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Age Matters at Cognac Frapin
By Robert Whitley
Aug 11, 2020
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COGNAC, France — Here in this mysterious land known officially as Charente or Charente-Maritime, roughly an hour's drive north of Bordeaux, the rolling hills are covered with hundreds of thousands of acres of vines that produce wine no one will ever drink.

The primary grapes planted in the region -- Ugni Blanc, Folle Blanche and Colombard -- yield wines that are typically thin and acidic and generally unfit for human consumption. They're perfect for the production of cognac, the epitome of grape brandy and one of the world's most refined and sophisticated spirits.

The tradition of cognac goes back hundreds of years. All cognac must be twice distilled in copper stills and aged for at least two years in French oak, either from Limousin or Troncais. The finest, most expensive and rare cognacs are aged for decades before blending, and they command thousands of dollars per bottle.

On this visit, I checked in on Cognac Frapin, one of the oldest houses in the region, situated in the village of Segonzac. The Frapin family traces its winemaking roots back 21 generations, to 1270, and owns almost 600 acres under vine in the coveted Grande Champagne district. The Cognac region is subdivided into several cru, but the two most important are Grande Champagne and Petite Champagne, not in any way to be confused with the sparkling-wine producing Champagne region northeast of Paris.

Frapin is widely distributed throughout the United States and produces a broad range of cognac products to suit every taste and budget. A unique feature of Frapin cognacs is that in virtually every age category, the average age exceeds the minimum age.

Here is the lineup:

Frapin 1270 is the family's entry-level Cognac and is often used in cocktails, or simply served over ice, a common practice in the region. Notes of apple, vanilla and spice are characteristic of this product. The average time in the bottle is four years, the equivalent of a VSOP ("very superior old pale"), although it has been marketed as a VS ("very special"). Rating: 89.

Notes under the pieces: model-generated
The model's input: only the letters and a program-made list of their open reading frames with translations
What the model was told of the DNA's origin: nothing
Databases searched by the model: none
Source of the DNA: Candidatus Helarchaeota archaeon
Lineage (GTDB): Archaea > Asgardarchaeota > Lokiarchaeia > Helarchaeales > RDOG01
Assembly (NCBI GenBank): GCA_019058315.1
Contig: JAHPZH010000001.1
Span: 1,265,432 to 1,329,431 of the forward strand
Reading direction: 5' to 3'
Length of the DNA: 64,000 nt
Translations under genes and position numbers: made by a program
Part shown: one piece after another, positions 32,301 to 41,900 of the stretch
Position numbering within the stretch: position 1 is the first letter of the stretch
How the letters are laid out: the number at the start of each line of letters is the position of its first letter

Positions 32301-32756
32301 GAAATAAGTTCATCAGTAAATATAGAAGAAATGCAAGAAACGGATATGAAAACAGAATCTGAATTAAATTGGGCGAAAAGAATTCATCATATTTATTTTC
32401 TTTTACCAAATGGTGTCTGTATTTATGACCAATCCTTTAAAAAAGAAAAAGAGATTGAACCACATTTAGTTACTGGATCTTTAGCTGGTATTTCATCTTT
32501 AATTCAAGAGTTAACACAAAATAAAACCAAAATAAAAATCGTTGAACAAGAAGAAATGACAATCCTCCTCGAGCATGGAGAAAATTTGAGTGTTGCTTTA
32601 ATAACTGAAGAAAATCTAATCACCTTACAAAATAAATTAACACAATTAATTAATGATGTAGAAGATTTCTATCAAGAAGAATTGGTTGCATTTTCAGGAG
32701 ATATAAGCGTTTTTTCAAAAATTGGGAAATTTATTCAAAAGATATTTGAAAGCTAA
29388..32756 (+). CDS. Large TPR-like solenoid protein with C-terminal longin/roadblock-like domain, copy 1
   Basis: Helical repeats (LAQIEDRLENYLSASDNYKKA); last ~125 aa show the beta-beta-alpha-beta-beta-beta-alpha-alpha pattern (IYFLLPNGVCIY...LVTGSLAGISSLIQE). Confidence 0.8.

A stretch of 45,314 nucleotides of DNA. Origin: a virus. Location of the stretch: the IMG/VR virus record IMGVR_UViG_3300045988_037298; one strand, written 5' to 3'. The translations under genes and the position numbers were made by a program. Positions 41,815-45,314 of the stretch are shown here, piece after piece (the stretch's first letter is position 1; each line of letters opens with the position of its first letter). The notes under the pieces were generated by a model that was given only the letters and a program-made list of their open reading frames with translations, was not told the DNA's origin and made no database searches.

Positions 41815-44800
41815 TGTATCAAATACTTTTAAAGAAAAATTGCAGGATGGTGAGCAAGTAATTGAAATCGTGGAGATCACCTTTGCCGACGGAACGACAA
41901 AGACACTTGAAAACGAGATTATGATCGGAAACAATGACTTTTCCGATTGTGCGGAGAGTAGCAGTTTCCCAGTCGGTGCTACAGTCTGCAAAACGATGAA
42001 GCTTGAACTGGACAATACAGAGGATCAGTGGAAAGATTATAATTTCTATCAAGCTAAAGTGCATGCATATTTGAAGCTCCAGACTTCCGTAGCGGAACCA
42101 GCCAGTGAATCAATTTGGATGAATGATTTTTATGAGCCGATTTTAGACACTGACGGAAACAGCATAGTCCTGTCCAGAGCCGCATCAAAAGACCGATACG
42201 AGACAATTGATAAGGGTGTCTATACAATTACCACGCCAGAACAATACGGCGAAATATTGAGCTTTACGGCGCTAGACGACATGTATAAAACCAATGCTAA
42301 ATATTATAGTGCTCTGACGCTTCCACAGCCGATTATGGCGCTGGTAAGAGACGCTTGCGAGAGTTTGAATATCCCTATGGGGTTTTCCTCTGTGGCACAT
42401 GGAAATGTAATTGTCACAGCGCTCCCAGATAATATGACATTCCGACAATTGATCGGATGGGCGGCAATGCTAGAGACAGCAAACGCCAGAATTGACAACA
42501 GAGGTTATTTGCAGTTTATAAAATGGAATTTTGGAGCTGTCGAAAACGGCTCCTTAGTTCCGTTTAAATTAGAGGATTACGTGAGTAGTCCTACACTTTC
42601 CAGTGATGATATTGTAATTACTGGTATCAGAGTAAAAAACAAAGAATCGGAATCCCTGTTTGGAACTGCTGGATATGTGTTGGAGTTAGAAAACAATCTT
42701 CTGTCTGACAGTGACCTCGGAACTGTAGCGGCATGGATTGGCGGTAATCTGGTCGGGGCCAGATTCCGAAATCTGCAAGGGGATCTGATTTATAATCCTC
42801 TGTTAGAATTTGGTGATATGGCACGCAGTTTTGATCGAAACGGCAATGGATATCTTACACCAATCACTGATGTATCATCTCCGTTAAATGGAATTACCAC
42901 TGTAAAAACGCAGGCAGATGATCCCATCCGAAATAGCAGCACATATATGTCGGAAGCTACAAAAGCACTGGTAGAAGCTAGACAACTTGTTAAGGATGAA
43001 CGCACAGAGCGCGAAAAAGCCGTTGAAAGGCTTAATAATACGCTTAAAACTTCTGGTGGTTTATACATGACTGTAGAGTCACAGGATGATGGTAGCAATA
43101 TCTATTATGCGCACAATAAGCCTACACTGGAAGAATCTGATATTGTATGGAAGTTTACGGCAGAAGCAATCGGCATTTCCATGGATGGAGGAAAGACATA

The Frapin VSOP Premier Cru de Cognac boasts an average age of six years. The additional time in barrel lends richness and heft, a strong hint of stone fruits, a floral note and exceptional depth. Serve it neat or over ice. Rating: 92.

The Frapin Cigar Blend Premier Cru de Cognac is a blend that averages 10 years of age, and it shows. It's rich and spicy with complex aromas of stone fruits. Rating: 94.

The Frapin Chateau Fontpinot is an exquisite XO made from entirely estate-grown grapes and aged 20 years in barrel. Aromas of white flowers and spice on the nose lead to a complex palate of rich dried fruits. The spirit has been aged in dry cellars that tend to concentrate flavors and aromas more quickly. Rating: 97.

The Frapin XO VIP has been aged in humid cellars and has an average age of 25 years. It exhibits exotic notes of orange peel and spice, a floral back note and a remarkably smooth, suave palate. Rating: 98.

Frapin Extra is an otherworldly spirit with an average age of 40-45 years in barrel. It shows notes of violets and spice; exceptional length; complex aromas of orange peel and vanilla; and a freshness that belies its age. The price tag is a bit hefty, running $600 to $700, but the experience is priceless. Rating: 100.

Frapin Plume goes for about $3,000 a bottle, and it's easy to understand. The average age is 60 years in barrel. Remarkably refined and suave, Plume (that's the symbol of the Frapin family) offers subtle notes of candied fruits, spice and mint in a mesmerizing combination of flavors and aromas. Rating: 100.

Frapin also produces the occasional vintage Cognac. Armagnac, another exceptional spirit produced in southwest France, has long made vintage bottlings, but it is somewhat rare in Cognac.

"Sometimes in Cognac there is a miracle," said Alain Royer, Frapin's ambassador to the United States. "The wine ages in a perfect way and it deserves a vintage."

There are two vintages, 1988 and 1991, that are currently available in the U.S. The 1988 is extremely intense and shows upfront notes of spice and orange peel. The 1991 is smooth and spicy with a floral note and a stronger essence of stone fruits. It is rounder and softer than the 1988, but each is inviting and satisfying in its own way.

Read more columns at:    Robert Whitley

Follow Robert on Twitter at @wineguru.